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Diurnal patterns of mass gain in tropical granivores suggest avoidance of high midday temperatures during foraging, rather than the starvation-predation risk trade-off

Research output: Contribution to journalArticle


Diurnal patterns of body mass gain in small temperate birds are of theoretical interest because they are largely a consequence of the starvation vs predation risk trade-off. In tropical birds, diurnal variation in body mass may also be influenced by other constraints such as water availability, digestive bottlenecks and the avoidance of periods of high temperature. We recorded body mass and amount of seed eaten with time of day and temperature in three small granivorous species, feeding on baited balances in a savanna habitat in tropical West Africa. Birds fed in the morning and afternoon but almost never visited balances to feed during the middle of the day. Body mass increased with time of day, but with a clear bimodal pattern so that mass was gained in the early morning and was then lost again by the time birds resumed feeding in the afternoon. Mass was then mostly regained at the end of the afternoon. There was a significant, but biologically small, increase in body mass with increasing temperature. When controlling for the effects of time of day, species, year and day, body mass on average increased to a peak at about 24 °C before declining slightly; daily temperature peaked at 27 °C during the midday period when the birds did not feed, and so mass was lost. Body mass gain between consecutive diurnal hours was greatest when the temperature was about 18 °C, during early morning feeding. Gain in body mass decreased as temperature increased by late morning, and stopped or even slightly decreased above 24 °C when birds stopped feeding. The amount of food eaten per visit to the balance was independent of time of day and temperature, confirming that the birds were regulating their mass adaptively, rather than simply reflecting availability of food. Body mass gain was not restricted to the early morning as expected with low predation risk and high starvation risk, nor was it restricted to just late in the day as expected with high predation risk and low starvation risk. Instead, high temperatures around midday may result in a period where foraging is avoided completely for energetic or water conservation reasons, driving the bimodal diurnal pattern of body mass gain.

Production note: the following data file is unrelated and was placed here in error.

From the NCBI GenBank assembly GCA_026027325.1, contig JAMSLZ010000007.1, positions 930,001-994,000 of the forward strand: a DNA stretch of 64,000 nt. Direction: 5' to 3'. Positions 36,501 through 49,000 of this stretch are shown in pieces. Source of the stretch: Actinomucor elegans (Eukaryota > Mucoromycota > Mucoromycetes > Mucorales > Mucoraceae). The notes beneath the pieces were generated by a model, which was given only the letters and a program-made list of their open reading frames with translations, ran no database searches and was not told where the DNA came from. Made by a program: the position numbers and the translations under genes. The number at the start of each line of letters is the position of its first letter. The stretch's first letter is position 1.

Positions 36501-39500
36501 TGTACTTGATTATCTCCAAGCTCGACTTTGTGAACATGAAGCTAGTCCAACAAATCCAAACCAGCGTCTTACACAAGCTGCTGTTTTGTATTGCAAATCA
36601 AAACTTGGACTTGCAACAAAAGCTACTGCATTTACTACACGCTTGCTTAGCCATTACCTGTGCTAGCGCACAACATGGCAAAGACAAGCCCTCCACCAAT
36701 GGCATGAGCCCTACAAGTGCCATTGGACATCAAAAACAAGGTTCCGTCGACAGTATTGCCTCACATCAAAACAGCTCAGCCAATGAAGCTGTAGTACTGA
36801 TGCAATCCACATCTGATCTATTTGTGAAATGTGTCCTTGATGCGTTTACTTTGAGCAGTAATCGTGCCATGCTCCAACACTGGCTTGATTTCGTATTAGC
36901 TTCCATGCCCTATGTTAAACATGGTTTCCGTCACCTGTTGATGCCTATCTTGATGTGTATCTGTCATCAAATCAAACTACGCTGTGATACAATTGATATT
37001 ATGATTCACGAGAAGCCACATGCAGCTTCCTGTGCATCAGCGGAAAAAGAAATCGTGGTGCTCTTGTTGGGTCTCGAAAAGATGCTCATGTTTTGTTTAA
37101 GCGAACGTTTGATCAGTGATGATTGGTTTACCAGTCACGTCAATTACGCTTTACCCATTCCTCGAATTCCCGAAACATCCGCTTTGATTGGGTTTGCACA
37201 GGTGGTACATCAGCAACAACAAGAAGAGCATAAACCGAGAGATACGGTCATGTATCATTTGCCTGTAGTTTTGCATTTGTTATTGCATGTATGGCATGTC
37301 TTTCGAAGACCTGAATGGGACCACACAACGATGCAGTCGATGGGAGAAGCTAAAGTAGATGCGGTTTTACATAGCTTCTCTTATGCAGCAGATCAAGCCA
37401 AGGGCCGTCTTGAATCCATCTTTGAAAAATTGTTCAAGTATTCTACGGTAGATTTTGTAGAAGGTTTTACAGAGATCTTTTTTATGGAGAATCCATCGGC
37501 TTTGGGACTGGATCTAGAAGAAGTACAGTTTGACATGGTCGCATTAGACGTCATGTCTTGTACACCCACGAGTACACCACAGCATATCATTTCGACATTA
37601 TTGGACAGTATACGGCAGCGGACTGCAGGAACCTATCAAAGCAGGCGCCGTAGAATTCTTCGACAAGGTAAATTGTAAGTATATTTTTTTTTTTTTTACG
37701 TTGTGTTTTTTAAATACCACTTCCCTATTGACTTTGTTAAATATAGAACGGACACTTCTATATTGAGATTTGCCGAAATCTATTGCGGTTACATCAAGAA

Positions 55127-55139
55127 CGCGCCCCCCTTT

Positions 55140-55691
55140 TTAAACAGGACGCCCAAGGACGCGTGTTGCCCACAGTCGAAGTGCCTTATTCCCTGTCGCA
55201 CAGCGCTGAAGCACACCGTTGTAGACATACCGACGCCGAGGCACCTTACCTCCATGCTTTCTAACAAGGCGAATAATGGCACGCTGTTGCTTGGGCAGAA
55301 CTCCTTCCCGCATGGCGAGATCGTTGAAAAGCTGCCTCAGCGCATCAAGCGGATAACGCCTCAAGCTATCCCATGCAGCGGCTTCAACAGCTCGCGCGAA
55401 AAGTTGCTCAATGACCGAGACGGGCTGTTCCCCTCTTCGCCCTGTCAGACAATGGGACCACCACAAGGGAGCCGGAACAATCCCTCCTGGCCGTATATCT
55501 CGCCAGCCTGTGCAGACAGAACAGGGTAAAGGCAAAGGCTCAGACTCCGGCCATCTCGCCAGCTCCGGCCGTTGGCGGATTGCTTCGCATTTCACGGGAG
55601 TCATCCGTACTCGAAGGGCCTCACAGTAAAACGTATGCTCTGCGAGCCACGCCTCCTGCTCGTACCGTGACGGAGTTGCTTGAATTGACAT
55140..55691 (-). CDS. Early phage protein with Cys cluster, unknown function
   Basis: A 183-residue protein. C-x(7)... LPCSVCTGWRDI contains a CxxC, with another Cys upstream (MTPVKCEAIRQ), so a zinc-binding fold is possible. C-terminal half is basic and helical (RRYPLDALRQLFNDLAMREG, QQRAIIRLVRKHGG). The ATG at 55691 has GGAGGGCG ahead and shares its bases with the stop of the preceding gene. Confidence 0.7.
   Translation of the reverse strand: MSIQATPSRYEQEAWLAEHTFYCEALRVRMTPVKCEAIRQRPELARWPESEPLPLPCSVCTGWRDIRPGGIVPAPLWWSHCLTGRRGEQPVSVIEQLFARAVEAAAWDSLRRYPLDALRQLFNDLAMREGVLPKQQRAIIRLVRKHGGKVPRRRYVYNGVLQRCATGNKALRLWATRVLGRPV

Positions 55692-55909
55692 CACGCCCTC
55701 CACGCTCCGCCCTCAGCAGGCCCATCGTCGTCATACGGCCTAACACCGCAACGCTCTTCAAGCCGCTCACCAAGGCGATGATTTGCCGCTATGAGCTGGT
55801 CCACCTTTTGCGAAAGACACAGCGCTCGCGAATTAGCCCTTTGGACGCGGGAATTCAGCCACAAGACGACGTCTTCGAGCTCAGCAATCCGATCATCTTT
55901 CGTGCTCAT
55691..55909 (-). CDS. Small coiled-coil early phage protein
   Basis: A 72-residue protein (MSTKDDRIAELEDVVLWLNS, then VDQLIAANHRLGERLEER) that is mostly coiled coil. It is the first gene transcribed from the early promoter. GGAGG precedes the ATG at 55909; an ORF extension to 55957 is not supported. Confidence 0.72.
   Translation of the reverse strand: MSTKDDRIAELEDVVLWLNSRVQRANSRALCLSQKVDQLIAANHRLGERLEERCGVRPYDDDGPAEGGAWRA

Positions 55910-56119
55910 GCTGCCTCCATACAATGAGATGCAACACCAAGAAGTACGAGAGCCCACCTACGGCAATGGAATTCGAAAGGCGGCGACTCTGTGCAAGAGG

Original languageEnglish
Pages (from-to)95-100
Issue number2
Early online date28 Aug 2013
Publication statusPublished - 2013

    Research areas

  • diurnal, mass change, tropical birds

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